Chicago City Council has approved a concessions relief program that was introduced last month by Mayor Lori E. Lightfoot and the Chicago Department of Aviation (CDA) to provide financial assistance to concessionaires at O’Hare and Midway International Airports. These vendors have been hit particularly hard by the COVID-19 pandemic and its effects on the global aviation industry, and this package provides assistance to help these businesses to continue operations.
“Many airport concessionaires are small, local, and diverse businesses. They are the lifeblood of our airports, providing local flavor and culture to the traveler experience,” said Mayor Lightfoot. “The slowdown in travel has had a profound impact on these businesses, and we are determined to provide the kind of assistance that ultimately may make the difference between staying in business or closing for good.”
The concessions relief program grants CDA the authority to provide financial relief to airport concessionaires – including restaurants, shops, advertisers and rental car operators – groups that by and large did not receive direct assistance from the federal government beyond what is generally available to small businesses. This temporary relief can take the form of rent reductions, adjustments to minimum rent, rent deferral, reduced security deposit or letter of credit requirements, relaxation of mandatory minimum or maximum operating space requirements, short extensions of term to extend amortization of costs, and authorization of operational alternatives (like kiosks, mobile carts, etc.), or other relief consistent with FAA guidance and legal requirements.
“We all know that these are not ordinary times at Chicago’s airports, and, unfortunately, one of the parties that has been hit the hardest is our concessionaires – which have not had access to the same kinds of federal resources as the airlines,” said Chicago Department of Aviation Commissioner Jamie L. Rhee. “This is a creative approach to bridge that divide and provide some real relief — and some breathing room — for these critical airport businesses. Supporting our entire concessions community and keeping them operating during these unprecedented times will lead to the continued health of the full Chicago airport system moving forward, beyond COVID-19.”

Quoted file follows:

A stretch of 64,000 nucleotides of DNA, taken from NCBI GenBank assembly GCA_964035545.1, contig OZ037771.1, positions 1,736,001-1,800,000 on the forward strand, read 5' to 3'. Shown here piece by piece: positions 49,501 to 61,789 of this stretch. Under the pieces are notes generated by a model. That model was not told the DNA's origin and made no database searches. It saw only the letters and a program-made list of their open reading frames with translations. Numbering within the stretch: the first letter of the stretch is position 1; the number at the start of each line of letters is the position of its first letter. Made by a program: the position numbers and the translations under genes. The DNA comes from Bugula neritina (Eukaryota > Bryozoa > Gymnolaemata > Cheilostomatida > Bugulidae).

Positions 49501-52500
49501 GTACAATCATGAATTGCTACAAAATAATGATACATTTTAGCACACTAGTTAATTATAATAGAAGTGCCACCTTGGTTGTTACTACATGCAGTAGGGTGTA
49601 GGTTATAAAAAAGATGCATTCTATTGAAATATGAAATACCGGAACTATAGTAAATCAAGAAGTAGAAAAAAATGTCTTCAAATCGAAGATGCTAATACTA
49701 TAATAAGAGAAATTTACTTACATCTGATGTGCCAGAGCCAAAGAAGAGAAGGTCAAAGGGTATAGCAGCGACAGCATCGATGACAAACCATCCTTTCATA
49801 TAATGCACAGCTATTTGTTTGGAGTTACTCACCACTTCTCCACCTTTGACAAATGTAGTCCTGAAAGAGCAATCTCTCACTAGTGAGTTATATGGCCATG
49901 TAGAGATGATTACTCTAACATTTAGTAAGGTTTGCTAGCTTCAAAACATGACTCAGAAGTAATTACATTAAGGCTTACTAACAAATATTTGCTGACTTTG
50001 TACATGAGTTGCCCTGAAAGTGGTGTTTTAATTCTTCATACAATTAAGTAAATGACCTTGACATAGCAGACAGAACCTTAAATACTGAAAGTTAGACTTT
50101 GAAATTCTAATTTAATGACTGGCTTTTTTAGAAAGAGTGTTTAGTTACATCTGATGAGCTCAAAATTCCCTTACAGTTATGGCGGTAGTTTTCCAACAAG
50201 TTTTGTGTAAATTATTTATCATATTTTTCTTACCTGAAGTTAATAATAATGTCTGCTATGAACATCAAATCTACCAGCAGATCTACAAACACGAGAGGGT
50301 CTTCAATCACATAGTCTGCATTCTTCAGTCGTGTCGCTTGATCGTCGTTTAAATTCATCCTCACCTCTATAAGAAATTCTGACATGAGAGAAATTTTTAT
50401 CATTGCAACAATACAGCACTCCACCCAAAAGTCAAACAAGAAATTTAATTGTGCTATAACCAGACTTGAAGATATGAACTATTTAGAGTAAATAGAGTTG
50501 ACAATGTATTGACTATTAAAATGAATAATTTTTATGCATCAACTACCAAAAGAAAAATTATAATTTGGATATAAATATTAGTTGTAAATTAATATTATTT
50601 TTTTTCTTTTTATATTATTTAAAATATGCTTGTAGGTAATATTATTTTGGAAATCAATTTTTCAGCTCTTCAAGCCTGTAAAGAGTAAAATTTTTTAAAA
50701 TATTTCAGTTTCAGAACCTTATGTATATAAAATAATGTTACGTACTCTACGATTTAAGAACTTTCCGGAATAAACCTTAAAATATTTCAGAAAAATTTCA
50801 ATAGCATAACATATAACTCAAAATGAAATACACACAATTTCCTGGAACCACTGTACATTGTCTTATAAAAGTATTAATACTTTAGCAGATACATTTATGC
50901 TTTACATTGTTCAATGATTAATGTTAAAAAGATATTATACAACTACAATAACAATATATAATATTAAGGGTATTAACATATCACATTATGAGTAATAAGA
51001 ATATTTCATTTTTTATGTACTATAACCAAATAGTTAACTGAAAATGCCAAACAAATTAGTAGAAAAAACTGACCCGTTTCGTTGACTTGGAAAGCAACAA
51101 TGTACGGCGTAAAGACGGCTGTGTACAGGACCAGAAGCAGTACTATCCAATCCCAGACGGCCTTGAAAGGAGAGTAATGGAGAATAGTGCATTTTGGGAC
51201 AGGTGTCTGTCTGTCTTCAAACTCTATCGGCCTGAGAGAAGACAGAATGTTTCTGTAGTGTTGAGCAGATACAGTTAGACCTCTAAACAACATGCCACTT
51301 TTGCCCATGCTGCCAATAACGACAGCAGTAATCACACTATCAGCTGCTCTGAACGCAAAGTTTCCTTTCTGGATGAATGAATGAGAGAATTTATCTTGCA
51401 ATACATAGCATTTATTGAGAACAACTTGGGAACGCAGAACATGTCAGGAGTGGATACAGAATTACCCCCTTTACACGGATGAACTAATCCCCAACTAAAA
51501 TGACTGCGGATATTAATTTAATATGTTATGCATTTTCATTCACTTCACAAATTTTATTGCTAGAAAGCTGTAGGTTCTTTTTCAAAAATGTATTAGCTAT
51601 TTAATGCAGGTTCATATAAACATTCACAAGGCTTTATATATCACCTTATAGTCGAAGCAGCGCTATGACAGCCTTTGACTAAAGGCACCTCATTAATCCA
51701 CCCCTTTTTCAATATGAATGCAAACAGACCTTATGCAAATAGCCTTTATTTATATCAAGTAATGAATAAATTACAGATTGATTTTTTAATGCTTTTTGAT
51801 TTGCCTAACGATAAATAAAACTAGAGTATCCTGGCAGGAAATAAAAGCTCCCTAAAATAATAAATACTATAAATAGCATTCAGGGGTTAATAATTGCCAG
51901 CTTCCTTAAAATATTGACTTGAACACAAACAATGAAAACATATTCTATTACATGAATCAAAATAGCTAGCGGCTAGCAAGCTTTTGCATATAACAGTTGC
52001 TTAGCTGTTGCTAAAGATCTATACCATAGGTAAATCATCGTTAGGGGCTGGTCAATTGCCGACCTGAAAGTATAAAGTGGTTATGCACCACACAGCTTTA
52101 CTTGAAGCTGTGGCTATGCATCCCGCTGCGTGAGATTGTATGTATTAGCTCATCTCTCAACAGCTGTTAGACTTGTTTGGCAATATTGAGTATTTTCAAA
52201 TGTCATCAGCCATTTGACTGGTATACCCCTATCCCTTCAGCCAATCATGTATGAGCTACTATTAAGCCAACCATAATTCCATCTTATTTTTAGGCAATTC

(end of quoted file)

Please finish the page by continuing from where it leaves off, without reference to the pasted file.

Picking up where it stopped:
Previously, in a further effort to assist concessionaires, CDA teamed up with the Department of Procurement Services to announce a program that enlists established Assist Agencies to provide support and technical services for small, diverse airport businesses, including concessionaires that are ailing because of COVID-19. Resources that foster and enable business sustainability and job retention will be a particular focus.
“Our airport concessionaires employ tens of thousands of Chicagoans, and there’s not a neighborhood in this city that wouldn’t feel it if these companies are no longer able to operate,” said Alderman Matt O’Shea (19th Ward), Chairman of the City Council Aviation Committee. “This is a creative and badly needed plan to provide assistance to small, local, and diverse businesses.”
In its ongoing commitment to transparency and accountability, all relief associated with the concessions relief program must have the approval of the City’s Corporation Counsel and Chief Financial Officer, and CDA will submit a report to the Aviation Committee quarterly on the status of all relief granted. Relief may not exceed three years, and will include workforce retention requirements.
While official passenger traffic data at Chicago’s airports do not yet reflect the true impacts of the COVID-19 pandemic, the Transportation Security Administration has indicated that passenger throughput at its security screening checkpoints nationwide has dropped by 90% nationwide since the pandemic began. According to industry analysts, airlines canceled 65% of all scheduled flights in April. While O’Hare – the busiest airport in the world by operations in 2019 – continues to accommodate a high volume of flights, daily operations in May are typically a third of what they would normally be, while Midway is operating at approximately 50%. As a result, many airport concessionaires are closed, or operating at greatly reduced hours.
“Our goals are simple: that we have sustainability and continuity amongst our concessions partners; that they’re employing people; and that they’re able to pay us back,” said Rhee.